The U.S. Department of Education on Monday kicked off the first-ever LGBT youth summit, a two-day event on “Creating and Maintaining Safe and Supportive Environments for LGBT Youth.”
The event in Washington D.C. — hosted by the Office of Safe and Drug-Free Schools — brought together students, educators, administrators, and heads of federal and non-profit agencies to provide information and seek solutions to issues affecting LGBT youth, including: violence, bullying, anxiety and depression, substance abuse, sexual risk-taking and running away from home.
More than 50 LGBT youth also attended the summit, and were given opportunities to share personal experiences, and participate in problem solving activities.
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In her opening remarks, U.S. Secretary of Health and Human Services Kathleen Sebelius said “we know that too often the needs of LGBT people, particularly young people – are not met. At least not as well as they should be.” From her prepared remarks:
On Wednesday I met with a young man named Caleb Laieski. Caleb shared with me the story of his being bullied in school. He experienced many of the same things that boys and girls of every age and sexuality experience in school. Taunting, name-calling, being pushed and shoved, and just being ignored. All because of his perceived sexuality. When he was a freshman in high school, an older boy threatened to stab Caleb. He complained to his school and they did nothing. A few months later, the same bully drove his car onto the sidewalk where Caleb and his friends were standing.
That was the last straw for Caleb, shortly after that he dropped out of high school and got his GED.
Still for others, the outcome can be much worse. While meeting with Caleb, he told me about a close friend who committed suicide after being tormented at school just because of who she was or who people thought she was.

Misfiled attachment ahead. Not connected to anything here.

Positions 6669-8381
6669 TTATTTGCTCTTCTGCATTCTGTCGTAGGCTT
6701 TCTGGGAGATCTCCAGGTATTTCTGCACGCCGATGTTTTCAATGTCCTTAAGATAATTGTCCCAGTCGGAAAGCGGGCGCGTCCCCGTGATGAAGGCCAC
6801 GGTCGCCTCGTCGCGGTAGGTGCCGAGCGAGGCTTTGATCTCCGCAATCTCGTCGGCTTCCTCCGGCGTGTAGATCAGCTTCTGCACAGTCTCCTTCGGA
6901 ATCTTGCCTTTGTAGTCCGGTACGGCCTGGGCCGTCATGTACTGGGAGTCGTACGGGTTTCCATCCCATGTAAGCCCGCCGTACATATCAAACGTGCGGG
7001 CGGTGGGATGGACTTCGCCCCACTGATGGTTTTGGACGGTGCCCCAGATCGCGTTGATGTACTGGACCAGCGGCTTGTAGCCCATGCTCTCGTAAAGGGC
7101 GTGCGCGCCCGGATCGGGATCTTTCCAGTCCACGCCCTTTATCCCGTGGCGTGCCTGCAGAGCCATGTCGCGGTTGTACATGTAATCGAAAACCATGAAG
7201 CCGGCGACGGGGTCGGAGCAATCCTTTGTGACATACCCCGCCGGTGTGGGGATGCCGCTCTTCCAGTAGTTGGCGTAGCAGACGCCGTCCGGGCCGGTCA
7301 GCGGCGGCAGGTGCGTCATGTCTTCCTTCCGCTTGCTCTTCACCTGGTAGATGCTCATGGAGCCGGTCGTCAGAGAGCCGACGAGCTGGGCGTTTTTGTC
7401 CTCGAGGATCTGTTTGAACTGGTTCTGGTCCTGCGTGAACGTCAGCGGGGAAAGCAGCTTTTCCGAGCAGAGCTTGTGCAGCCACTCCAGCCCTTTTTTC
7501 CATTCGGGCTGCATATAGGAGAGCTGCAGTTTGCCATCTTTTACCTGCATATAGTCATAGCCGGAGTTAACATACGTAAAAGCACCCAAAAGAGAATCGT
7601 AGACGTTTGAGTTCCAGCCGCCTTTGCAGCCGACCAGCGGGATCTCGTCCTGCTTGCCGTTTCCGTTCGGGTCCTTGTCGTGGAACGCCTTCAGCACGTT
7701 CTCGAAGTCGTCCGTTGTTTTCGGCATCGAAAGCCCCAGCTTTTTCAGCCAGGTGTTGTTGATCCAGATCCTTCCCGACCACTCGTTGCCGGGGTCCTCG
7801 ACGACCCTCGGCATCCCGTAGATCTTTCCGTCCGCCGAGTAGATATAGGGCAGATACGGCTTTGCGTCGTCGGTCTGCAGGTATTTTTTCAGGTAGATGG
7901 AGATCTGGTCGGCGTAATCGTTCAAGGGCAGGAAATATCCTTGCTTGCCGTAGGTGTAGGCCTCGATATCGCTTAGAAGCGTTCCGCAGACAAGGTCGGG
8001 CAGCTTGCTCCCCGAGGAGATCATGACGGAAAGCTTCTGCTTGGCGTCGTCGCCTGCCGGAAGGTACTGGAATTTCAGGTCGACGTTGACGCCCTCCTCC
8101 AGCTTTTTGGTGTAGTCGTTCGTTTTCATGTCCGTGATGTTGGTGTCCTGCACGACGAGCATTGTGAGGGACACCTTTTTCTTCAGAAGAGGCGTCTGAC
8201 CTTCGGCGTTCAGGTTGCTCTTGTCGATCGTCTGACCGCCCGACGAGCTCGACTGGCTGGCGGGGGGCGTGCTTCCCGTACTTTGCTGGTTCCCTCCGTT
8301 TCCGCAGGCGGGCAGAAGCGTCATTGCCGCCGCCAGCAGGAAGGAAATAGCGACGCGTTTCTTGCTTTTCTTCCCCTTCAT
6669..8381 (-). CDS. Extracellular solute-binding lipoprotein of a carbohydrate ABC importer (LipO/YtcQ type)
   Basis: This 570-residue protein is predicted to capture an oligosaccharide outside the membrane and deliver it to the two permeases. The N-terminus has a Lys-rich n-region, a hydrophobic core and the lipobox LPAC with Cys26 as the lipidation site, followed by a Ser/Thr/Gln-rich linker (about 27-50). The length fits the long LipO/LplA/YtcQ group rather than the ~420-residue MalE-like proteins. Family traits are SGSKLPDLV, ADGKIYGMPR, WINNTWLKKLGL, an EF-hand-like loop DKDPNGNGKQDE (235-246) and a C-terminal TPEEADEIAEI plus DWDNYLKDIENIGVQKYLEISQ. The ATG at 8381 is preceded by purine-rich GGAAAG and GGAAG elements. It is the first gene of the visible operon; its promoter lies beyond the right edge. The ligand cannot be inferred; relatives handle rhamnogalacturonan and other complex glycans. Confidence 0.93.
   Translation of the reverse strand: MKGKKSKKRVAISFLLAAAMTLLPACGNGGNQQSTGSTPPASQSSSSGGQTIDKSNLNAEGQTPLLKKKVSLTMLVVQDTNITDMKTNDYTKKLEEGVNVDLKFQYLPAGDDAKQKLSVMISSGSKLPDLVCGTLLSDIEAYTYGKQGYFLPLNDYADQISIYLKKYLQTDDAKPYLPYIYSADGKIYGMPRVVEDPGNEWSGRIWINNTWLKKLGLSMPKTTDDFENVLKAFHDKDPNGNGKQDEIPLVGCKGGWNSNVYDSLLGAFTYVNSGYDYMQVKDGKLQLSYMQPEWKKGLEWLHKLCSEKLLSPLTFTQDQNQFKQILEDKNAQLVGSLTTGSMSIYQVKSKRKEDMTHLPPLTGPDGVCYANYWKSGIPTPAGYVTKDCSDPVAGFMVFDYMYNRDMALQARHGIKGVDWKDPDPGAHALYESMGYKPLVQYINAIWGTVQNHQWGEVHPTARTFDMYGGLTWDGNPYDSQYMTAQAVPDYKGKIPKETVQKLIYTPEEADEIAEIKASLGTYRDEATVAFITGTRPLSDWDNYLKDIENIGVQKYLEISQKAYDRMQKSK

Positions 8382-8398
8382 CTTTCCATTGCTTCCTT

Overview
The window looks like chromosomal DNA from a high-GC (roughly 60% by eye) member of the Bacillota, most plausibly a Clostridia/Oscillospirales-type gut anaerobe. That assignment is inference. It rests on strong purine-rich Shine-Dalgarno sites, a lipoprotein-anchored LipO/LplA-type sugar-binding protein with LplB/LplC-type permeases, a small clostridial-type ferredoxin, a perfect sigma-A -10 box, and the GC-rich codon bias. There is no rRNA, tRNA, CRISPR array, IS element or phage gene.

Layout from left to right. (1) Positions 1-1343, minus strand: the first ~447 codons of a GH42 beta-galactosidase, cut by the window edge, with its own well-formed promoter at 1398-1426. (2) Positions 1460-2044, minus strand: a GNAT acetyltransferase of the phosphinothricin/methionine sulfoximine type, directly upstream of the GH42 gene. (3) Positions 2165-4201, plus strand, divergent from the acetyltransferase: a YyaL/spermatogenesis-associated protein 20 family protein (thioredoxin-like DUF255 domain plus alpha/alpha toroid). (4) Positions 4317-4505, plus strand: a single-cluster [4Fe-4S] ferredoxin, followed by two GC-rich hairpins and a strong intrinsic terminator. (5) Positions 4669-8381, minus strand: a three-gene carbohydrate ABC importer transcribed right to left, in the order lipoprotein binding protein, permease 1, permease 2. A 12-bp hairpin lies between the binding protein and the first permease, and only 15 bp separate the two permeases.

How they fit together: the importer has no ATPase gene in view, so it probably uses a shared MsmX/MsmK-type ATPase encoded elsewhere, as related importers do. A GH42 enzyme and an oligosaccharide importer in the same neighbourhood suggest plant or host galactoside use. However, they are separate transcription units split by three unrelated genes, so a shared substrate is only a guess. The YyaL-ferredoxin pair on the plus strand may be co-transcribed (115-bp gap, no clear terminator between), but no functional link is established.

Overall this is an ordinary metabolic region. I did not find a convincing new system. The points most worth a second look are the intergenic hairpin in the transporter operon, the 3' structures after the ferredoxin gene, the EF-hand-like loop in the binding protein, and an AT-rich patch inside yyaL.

No young person should feel like the only way to stop being bullied is to take their own life. And no teen should feel like they have to leave school and compromise their whole future because of the cruel actions of others. As a mother, it breaks my heart. And it stiffens my spine.
But what makes Caleb’s story special is what he did next. Caleb first worked with his own school district to change its policies around bullying and harassment by including clear protections for LGBT students in the student handbook. Then he sent a letter to every school district in Arizona asking them to do the same thing. Since then he’s gone to his state Legislature in support of a bill to stop bullying of all kinds in Arizona schools.
And now Caleb has decided to come here to Washington and spend a month advocating and educating Members of Congress and the Administration to support the Student Non-Discrimination Act, a bill that would prohibit discrimination against public school students on the basis of sexual orientation and gender identity. Caleb told me he’s here to speak for LGBT youth who can’t speak for themselves. Caleb is actually with us here today. Caleb would you stand and be recognized…
Caleb, and young people like him, should not have to stand alone. That’s why this President and his administration have continued finding ways to help LGBT youth live free of violence and thrive in every stage of their lives. This is especially true at HHS where this kind of work is vital to our mission.[ LGBTQ Nation recently profiled Caleb Laieski, the article is here. ]
Secretary of Education Arne Duncan addressed the summit on Tuesday, and highlighted the administration’s commitment to ensuring equal access to education for LGBT students as it does for all students, and reaffirmed the federal government’s support of allowing Gay-Straight Alliances (GSA) to form under the Equal Access Act.
Previously, on October 26, the Administration issued guidance to support educators in combating bullying in schools by clarifying when student bullying may violate federal education anti-discrimination laws.
And in March, Obama held the first White House Conference on Bullying Prevention.